Kareem Abdul-Jabbar doesn’t say much, but when he does say something, it’s important to listen, even if you don’t agree with everything he says.
Consider this recollection from Giant Steps: The Autobiography of Kareem Abdul-Jabbar. When he was 9-year-old he was enrolled in a predominately black Catholic school outside of Philadelphia in the 1950s:
“I got there and immediately found I could read better than anyone in the school. My father’s example and my mother’s training had made that come easy. I could pick up a book, read it out loud, pronounce the words with proper inflection and actually know what they meant. When the nuns found this out they paid me a lot of attention, once even asking me, a fourth grader, to read to the seventh grade. When the kids found this out I became a target…
“It was my first time away from home, my first experience in an all-black situation, and I found myself being punished for doing everything I’d ever been taught was right. I got all A’s and was hated for it; I spoke correctly and was called a punk. I had to learn a new language simply to be able to deal with the threats. I had good manners and was a good little boy and paid for it with my hide.”
The point is, he is not afraid to criticize the black community when it’s needed. We can all take a lesson from him.
His latest entry into the racial fray is his response to comments made by Bruce Levenson in an email. Levenson is controlling owner of the Atlanta Hawks. In 2012, he sent an email that described the fan base of the Hawks. Here’s some of what he wrote (you can read the entire email here):
4. Regarding game ops, i need to start with some background. for the first couple of years we owned the team, i didn’t much focus on game ops. then one day a light bulb went off. when digging into why our season ticket base is so small, i was told it is because we can’t get 35-55 white males and corporations to buy season tixs and they are the primary demo for season tickets around the league. when i pushed further, folks generally shrugged their shoulders. then i start looking around our arena during games and notice the following:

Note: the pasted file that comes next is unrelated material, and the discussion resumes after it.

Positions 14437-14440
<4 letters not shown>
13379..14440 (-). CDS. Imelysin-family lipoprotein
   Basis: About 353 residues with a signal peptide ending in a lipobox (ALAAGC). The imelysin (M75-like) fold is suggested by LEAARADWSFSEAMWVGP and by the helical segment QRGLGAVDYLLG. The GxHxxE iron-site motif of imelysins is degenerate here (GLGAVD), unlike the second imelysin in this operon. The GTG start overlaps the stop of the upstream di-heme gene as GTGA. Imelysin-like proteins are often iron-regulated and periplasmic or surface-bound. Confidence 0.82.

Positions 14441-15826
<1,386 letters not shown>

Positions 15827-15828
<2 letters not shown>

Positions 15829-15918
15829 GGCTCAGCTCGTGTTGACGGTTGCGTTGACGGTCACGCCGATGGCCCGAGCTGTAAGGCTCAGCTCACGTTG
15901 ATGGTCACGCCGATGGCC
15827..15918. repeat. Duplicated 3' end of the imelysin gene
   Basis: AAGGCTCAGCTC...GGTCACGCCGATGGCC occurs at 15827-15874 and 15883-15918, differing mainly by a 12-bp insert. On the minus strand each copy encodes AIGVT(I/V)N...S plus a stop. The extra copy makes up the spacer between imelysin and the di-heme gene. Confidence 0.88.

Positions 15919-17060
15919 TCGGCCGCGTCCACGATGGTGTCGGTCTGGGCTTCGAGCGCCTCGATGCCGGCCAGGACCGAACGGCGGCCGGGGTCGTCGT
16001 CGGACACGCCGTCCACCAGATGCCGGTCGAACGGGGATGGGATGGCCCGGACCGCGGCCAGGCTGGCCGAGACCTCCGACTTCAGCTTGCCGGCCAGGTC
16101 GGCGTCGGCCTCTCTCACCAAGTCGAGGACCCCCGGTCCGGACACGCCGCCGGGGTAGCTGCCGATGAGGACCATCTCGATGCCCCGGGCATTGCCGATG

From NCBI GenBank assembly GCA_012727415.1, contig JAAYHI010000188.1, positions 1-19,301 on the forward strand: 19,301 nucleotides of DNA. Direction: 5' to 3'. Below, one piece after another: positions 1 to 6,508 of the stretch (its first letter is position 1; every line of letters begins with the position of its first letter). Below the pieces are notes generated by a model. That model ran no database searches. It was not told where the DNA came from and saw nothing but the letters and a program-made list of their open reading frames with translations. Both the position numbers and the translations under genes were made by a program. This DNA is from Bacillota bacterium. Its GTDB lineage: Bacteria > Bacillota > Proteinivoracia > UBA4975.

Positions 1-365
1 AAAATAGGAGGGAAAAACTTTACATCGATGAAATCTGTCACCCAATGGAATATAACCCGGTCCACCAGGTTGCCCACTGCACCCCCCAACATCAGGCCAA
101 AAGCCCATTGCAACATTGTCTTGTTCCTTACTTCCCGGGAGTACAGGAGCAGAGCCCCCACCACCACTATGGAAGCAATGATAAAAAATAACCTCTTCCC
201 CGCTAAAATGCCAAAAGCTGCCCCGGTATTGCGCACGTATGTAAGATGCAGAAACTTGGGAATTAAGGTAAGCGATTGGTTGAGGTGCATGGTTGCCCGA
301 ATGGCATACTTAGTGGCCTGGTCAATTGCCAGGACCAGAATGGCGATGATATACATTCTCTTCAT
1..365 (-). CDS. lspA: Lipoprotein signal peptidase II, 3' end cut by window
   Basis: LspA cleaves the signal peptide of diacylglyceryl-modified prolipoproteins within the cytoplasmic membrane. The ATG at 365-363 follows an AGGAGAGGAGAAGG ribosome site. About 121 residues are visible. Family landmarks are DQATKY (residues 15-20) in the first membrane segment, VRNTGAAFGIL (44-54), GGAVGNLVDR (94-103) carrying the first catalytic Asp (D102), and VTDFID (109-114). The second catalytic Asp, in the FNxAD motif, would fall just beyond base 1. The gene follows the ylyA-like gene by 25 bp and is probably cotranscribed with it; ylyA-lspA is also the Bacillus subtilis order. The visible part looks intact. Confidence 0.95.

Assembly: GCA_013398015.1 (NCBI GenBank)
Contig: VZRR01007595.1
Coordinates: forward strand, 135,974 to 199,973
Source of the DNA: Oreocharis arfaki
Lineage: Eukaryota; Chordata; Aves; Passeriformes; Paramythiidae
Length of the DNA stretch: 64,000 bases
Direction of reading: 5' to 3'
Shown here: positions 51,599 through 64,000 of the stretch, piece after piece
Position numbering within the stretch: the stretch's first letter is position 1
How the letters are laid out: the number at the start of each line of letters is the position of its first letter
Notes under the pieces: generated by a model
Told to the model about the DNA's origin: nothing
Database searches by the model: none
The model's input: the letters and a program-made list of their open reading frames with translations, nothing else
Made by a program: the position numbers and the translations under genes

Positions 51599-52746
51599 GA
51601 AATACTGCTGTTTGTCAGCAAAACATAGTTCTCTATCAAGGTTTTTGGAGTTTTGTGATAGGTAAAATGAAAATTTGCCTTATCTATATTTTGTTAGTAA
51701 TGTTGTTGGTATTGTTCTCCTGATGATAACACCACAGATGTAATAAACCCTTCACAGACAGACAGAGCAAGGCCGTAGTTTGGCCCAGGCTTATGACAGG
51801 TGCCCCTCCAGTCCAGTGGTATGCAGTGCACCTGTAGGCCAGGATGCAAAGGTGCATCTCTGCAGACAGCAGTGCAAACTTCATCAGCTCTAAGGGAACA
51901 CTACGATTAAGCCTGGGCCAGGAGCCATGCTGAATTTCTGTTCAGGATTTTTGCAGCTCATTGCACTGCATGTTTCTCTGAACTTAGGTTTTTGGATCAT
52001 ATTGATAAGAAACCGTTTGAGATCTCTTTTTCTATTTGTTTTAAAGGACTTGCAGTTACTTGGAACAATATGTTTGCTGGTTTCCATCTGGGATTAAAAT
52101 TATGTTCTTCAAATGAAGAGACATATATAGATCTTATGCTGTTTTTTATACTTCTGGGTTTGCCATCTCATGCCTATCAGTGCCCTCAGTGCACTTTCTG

— it’s 70 pct black
— the cheerleaders are black
— the music is hip hop
— at the bars it’s 90 pct black
— there are few fathers and sons at the games
— we are doing after game concerts to attract more fans and the concerts are either hip hop or gospel.
Then i start looking around at other arenas. It is completely different. Even DC with its affluent black community never has more than 15 pct black audience.
Before we bought the hawks and for those couple years immediately after in an effort to make the arena look full (at the nba’s urging) thousands and thousands of tickets were being giving away, predominantly in the black community, adding to the overwhelming black audience.
My theory is that the black crowd scared away the whites and there are simply not enough affluent black fans to build a signficant season ticket base. Please dont get me wrong.
As you can imagine, Levenson’s comments were considered to be racist. Every business looks at demographics to determine how they can increase sales and profits. Marketers describe how they can reach more women, men, homosexuals, the elderly, teenagers, NASCAR fans, southerners, etc. In fact, many commercials are designed specifically for black audiences. There’s even a network that is predominately black: Black Entertainment Network (BET).
Levenson didn’t write that he wanted fewer blacks to attend Hawks’ games; he wanted more whites which would mean more profitability for everyone involved, including the people who worked the game, which he had high praise for in his email.
Kareem Abdul-Jabbar agrees that Levenson was being the consummate businessman:
“I read Levenson’s email. Here’s what I concluded: Levenson is a businessman asking reasonable questions about how to put customers in seats. In the email, addressed to Hawks president Danny Ferry, Levenson wonders whether (according to his observations) the emphasis on hip-hop and gospel music and the fact that the cheerleaders are black, the bars are filled with 90% blacks, kiss cams focus on black fans and time-out contestants are always black has an effect on keeping away white fans.
“Seems reasonable to ask those questions. If his arena was filled mostly with whites and he wanted to attract blacks, wouldn’t he be asking how they could de-emphasize white culture and bias toward white contestants and cheerleaders? Don’t you think every corporation in America that is trying to attract a more diverse customer base is discussing how to feature more blacks or Asians or Latinos in their TV ads?”
Exactly. Kareem’s entire article is worth reading, and should be taken note of. I found this line especially instructive in light of the fact that Levenson seems it’s necessary for him to sell his interest in the Hawks because of the email: Levenson’s “worst crime is misguided white guilt.”